The Hellish Nights
Trip Start Jul 10, 2010
12Trip End Aug 31, 2010
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The night was supposed to be relatively simple: get something to eat in Tell City, Indiana, then find a campsite in the Hoosier National Forest to the north. Where everything went wrong was, again, the timing. The sun has set earlier as I've gone east (figure that out, right?), so I underestimated my time and wound up hitting the national forest boundary well past dusk. Well past campground check-in and well past the time to find a dispersed camping site on my own. But is dispersed camping even possible in the Hoosier National Forest?
National forests east of the Mississippi are nothing like our national forests in the West. The national forest includes trees and some roads, but in between those trees and on those roads are lots and lots of houses. The houses only end for brief periods where the road dips into a less desirable, lower area. Maybe less desirable for only me though: I like higher areas because they get more of a breeze, have less bugs and have less wildlife.
Either way, that was a hellish night. Driving slowly on curvy, unfamiliar roads (which required that I stay alert for wildlife and other vehicles) and trying to generally fill up the hours of the night when hanging out is not socially acceptable. During that period, I ended up in Bloomington. I found myself at the front of the Indiana University main campus and decided that this was a good place to stop for a while and find my way. I also found that Bloomington's coffee shops do not open before 7am on Saturdays. It was 5:15. I wound through the campus - which is quite pretty - to the back parking lot of a museum. I sat for only about 5 minutes before a man wielding a leaf blower turned the corner and came toward me. As he got close, he turned the leaf blower off, set it down on the ground outside the door and went in. He emerged a second later with two cones and set them in two parking spaces next to mine, separated by two spaces. He said nothing and never looked at me. When he went back in, I started my car and left. Too weird.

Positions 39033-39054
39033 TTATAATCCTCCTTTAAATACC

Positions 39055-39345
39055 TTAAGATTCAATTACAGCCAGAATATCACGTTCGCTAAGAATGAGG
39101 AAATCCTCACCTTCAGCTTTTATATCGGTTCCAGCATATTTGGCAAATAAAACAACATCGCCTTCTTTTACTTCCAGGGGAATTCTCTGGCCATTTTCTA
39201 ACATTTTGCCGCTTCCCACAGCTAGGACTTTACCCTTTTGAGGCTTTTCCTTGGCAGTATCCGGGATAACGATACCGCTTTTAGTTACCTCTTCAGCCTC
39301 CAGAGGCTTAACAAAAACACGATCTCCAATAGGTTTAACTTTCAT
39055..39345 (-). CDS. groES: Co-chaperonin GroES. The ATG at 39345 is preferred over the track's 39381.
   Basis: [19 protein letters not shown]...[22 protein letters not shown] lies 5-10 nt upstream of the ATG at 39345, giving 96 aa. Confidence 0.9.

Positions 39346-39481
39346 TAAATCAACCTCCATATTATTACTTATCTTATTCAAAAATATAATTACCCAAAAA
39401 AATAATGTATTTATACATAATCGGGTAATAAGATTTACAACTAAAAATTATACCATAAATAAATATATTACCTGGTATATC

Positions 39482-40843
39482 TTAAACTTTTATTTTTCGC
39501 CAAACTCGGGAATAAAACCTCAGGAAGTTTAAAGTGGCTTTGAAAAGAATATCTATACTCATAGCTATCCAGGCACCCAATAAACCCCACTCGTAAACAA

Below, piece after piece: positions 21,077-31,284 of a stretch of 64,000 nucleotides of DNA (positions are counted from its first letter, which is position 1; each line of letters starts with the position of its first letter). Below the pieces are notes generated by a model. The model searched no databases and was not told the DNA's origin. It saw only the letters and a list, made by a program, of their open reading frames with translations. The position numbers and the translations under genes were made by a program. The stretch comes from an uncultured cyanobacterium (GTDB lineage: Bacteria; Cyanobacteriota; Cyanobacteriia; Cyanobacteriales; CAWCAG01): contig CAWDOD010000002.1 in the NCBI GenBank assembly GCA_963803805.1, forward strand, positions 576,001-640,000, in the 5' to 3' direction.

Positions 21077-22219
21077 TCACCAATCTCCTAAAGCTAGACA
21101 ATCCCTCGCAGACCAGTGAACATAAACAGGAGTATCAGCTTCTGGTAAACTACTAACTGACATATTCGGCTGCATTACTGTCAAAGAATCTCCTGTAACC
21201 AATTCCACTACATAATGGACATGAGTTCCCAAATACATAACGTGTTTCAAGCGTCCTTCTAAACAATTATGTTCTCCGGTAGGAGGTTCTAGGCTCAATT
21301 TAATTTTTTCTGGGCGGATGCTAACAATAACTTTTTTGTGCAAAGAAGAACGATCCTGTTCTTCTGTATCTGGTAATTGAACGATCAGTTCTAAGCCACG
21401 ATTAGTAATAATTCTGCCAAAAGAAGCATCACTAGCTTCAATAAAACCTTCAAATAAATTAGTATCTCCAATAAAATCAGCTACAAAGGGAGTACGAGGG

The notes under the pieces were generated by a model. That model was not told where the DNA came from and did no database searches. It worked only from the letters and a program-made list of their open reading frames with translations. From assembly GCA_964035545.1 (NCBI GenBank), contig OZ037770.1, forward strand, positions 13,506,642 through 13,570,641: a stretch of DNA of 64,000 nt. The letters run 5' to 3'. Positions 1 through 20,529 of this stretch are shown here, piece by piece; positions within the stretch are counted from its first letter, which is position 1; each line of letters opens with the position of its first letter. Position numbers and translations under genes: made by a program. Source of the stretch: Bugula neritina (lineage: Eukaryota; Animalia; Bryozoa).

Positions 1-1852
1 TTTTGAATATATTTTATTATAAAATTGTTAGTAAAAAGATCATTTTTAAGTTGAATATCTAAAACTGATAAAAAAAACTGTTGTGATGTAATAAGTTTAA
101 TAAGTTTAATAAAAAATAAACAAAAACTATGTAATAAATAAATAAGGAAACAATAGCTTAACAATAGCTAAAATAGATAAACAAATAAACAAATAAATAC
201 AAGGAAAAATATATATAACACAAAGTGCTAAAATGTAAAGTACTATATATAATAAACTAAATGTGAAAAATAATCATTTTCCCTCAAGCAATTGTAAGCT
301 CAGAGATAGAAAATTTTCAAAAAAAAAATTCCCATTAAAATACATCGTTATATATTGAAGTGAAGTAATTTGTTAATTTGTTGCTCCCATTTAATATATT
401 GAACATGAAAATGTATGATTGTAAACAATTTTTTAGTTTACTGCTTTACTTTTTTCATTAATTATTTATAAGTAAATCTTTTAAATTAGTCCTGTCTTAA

I ended up at Waffle House. Not the Waffle House, mind you, as they don't have these in Indiana it seems. Instead, it's a locally-owned, 24-hour Denny's type place. Denny's is about what it is: bad food and overpriced, but they oddly have free wi-fi and my coffee was kept fresh. I was able to put around until about 7:05, when I moved to the current coffee shop, which features lots flies, thrift store seating and a bathroom that's got a height level set for oompah-loompah.
Wow, do I sound bitchy? I think I do, but I think you'll be able to understand where I'm coming from here. I don't think that anyone does well with 30 minutes of sleep, which I was able to squeeze in just before Bloomington and between my car going off and it getting too hot to sleep.
But salvation is just around the corner, as it's said. I've booked a hotel for tonight in Cincinnati. It cost me $59 with tax, but is a 3* and will hopefully have a comfy bed and good cable TV. That's all I want right now. Oh, and air-conditioning. I ended up wussing out most of yesterday evening and night and leaving the a/c on for the drive. It's hot, man. If you think it's just me, I would point out that the old men in the Waffle House were also telling stories about how hot it was. I think steering wheels were melting and lakes were rising up into steam, but I was only passively listening. Seriously though, it's hot out there, and I need to get out of it for a while.
Lightning was also off in the distance last night. I saw the weather pattern hanging up on an east-west band along I-70, but didn't expect to have to go far enough north to encounter it. And I really didn't: I just saw it threatening but never saw any drops.
What I did see what's lots of creepy stuff. The rural backroads of Indiana are some of the creepiest I've encountered. Part of the problem was the lack of a good map and adequate signage. My Rand McNally strangely shows more roads than my official Indiana highway map does. Yet nothing ever names the roads. It's like a New England conundrum: everyone there knows where the road goes, so why name it? At one point, I had twisted around so much on one road that I lost my sense of direction and knew not east from west. It's when you come to a T intersection that it's really tough. I spoke about this in another post, but I didn't mention the whole night driving side of it. This makes it virtually impossible. No direction, no landmarks, no other cars, no pavement markings, no discernible way toward a town.
My big question was: what the hell do these people living out there do? There were clusters of houses 20 miles from anything that could be considered a village even. How did they make their money? Where did they go during the day? Why did they choose to live out there?
Of course, I couldn't ask any of them this because, if you knock on a Hoosier's door at 3am, you're likely to get the "Hoosier" derivation, but also a rifle pointed at you. I'm not saying that Hoosiers are unreasonable, of course: this would happen almost everywhere in America.